HOME SUPPLY COMPANY; ALJ. SCHNEIDER COMPANY, INC.; & ALJ. SCHNEIDER AND ASSOCIATES, INC.; A JOINT ENTERPRISE
OSHRC Docket No. 69
Occupational Safety and Health Review Commission
March 28, 1974
Before MORAN, Chairman; VAN NAMEE and CLEARY, Commissioners
OPINIONBY: VAN NAMEE
VAN NAMEE, COMMISSIONER: This matter is before the Commission upon Chairman Moran's order directing review of a decision made by Judge Herbert E. Bates. Among other things, the Judge concluded that Respondent had committed four violations of section 5(a)(1) n1 of the Occupational Safety & Health Act of 1970 (29 U.S.C. 651 et seq., hereinafter "the Act"). He assessed a penalty of $1,000 for each violation. We have reviewed the record, and we affirm.
- - - - - - - - - - - - - - - - - -Footnotes- - - - - - - - - - - - - - - - - -
n1 29 U.S.C. 654(a)(1): Each employer -- (1) shall furnish to each of his employees employment and a place of employment which are free from recognized hazards that are causing or are likely to cause death or serious physical harm to his employees;
- - - - - - - - - - - - - - - - -End Footnotes- - - - - - - - - - - - - - - - -
The direction for review stated as follows:
The issues to be discussed, but not limited to, are whether the citations issued by the Secretary were proper, and did the evidence in this case establish a violation of 5(a)(1) of the Act?
Both [*2] parties responded to this direction by filing briefs. Complainant presented arguments concerning the propriety issue insofar as it had been raised and tried before the Judge. Respondent, who was ably represented by counsel, presented no argurnent on the issue. The fundamental issue argued in both briefs related to the evidentiary issue.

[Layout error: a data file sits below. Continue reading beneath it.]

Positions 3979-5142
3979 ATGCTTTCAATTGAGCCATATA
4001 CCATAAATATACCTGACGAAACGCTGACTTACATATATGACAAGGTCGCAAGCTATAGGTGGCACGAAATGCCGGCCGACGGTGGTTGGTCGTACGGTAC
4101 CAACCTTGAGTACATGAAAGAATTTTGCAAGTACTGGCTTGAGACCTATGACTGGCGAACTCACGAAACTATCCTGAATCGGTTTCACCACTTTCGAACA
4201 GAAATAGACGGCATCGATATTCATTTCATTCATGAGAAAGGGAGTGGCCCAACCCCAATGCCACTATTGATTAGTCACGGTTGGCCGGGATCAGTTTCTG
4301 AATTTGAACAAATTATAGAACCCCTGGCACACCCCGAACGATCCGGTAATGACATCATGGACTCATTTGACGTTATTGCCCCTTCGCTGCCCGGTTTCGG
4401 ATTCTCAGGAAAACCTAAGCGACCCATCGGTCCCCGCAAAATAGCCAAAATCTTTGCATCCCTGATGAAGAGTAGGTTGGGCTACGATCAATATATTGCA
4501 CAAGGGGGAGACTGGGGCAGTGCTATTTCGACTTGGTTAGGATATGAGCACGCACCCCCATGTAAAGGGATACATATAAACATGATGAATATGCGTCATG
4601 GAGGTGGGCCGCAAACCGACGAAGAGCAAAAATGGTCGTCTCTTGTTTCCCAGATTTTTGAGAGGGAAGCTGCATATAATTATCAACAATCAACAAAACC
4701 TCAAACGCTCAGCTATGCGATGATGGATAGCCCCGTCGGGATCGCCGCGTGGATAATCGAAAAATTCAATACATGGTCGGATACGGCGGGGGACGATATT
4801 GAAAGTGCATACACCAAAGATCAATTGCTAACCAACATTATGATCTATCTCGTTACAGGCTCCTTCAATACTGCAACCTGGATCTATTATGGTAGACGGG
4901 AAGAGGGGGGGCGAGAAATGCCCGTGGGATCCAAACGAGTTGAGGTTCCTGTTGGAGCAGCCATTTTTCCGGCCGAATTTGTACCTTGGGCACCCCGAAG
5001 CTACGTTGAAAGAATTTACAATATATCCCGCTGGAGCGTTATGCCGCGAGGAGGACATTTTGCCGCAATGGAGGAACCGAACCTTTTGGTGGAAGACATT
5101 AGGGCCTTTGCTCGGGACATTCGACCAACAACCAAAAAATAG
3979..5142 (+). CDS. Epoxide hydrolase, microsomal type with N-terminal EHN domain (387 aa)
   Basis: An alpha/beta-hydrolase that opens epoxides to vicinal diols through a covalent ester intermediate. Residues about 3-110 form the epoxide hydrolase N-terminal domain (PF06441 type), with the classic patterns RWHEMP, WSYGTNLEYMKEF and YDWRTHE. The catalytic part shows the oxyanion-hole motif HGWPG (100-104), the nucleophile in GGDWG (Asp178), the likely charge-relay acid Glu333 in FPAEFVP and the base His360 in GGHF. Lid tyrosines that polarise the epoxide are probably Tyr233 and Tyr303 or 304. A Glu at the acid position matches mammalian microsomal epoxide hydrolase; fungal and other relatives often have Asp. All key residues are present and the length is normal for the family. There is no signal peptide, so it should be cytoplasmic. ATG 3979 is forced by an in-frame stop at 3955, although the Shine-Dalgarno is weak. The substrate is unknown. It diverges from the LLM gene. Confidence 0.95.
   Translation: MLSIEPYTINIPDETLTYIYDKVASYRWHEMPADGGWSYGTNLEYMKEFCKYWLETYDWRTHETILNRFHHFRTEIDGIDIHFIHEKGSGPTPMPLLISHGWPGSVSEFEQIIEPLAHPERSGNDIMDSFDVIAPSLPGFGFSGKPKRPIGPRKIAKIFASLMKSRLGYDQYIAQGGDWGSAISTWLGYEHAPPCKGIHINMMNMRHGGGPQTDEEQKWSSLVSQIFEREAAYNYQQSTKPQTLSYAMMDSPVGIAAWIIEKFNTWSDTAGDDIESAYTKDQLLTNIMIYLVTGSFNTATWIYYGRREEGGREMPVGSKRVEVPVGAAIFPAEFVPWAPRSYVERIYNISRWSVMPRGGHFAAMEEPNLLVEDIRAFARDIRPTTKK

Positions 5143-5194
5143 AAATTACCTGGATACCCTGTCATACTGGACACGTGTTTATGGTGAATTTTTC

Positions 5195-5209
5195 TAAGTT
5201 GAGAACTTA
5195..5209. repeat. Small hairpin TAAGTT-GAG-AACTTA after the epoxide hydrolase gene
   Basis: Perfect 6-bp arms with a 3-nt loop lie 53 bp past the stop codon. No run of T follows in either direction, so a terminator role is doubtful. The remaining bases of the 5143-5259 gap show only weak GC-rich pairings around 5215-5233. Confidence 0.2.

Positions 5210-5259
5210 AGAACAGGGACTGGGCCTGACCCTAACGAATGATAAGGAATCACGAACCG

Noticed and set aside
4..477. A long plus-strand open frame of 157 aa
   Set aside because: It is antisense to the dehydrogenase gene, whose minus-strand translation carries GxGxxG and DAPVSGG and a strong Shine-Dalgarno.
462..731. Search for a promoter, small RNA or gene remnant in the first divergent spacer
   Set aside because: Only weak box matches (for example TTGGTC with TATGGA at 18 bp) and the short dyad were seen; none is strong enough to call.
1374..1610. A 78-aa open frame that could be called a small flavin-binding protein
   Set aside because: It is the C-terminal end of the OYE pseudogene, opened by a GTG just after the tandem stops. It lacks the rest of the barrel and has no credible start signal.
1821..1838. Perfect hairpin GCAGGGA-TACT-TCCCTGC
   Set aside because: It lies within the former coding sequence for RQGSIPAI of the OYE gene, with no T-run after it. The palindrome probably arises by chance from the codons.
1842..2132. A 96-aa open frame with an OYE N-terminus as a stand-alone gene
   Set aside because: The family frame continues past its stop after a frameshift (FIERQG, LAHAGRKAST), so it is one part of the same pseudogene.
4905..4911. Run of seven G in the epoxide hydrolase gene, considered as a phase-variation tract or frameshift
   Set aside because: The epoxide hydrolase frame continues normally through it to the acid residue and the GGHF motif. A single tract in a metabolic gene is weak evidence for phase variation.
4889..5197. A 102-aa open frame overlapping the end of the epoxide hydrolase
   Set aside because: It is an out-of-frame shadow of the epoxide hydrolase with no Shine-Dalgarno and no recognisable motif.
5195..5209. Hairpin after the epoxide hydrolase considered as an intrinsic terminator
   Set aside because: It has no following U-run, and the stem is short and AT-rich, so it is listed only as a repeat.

PROPRIETY OF THE CITATIONS
The citations herein were originally issued to A.J. Schneider Construction Co., Inc., d.b.a. Home Supply Co., Inc. At the commencement of trial the parties stipulated that the citations and notification of proposed penalties be amended by adding Al J. Schneider Company, Inc., and Al J. Schneider and Associates, Inc., as named employer respondents. The stipulation was made subject to Respondent's retention of the right to move to strike upon conclusion of the trial.
Thereafter, Respondents Al J. Schneider Construction Co., Inc., and Al J. Schneider and Associates, Inc., moved for dismissal of the citations on the ground that the evidence of record did not establish them as being employers of any employees affected by the alleged violations. Judge Bates granted the motion as to Schneider Construction and [*3] denied it as to Schneider and Associates. The parties have neither raised, tried, or briefed any other question with respect to the first issue raised in the direction for review.
The evidence supports the Judge's disposition. On August 26 and 27, 1971, Complainant's representative inspected a building construction site in Louisville, Kentucky. Respondent Home Supply Company was the general contractor on the site and was engaged in constructing a 24 story building known as the Louisville Trust Building. In June of 1971, Al J. Schneider Company, Inc., merged with Home Supply Company and lost its individual identity. Schneider Company retained employees after the merger and the merged companies were both engaged in the construction of the building. The companies are large; their net worth is in the millions; they employ more than 600 workers.
Schneider and Associates is also a large construction company employing more than 100 workers and having a net worth in the millions. This company was engaged in constructing a hotel on a site adjacent to the Louisville Trust Building site.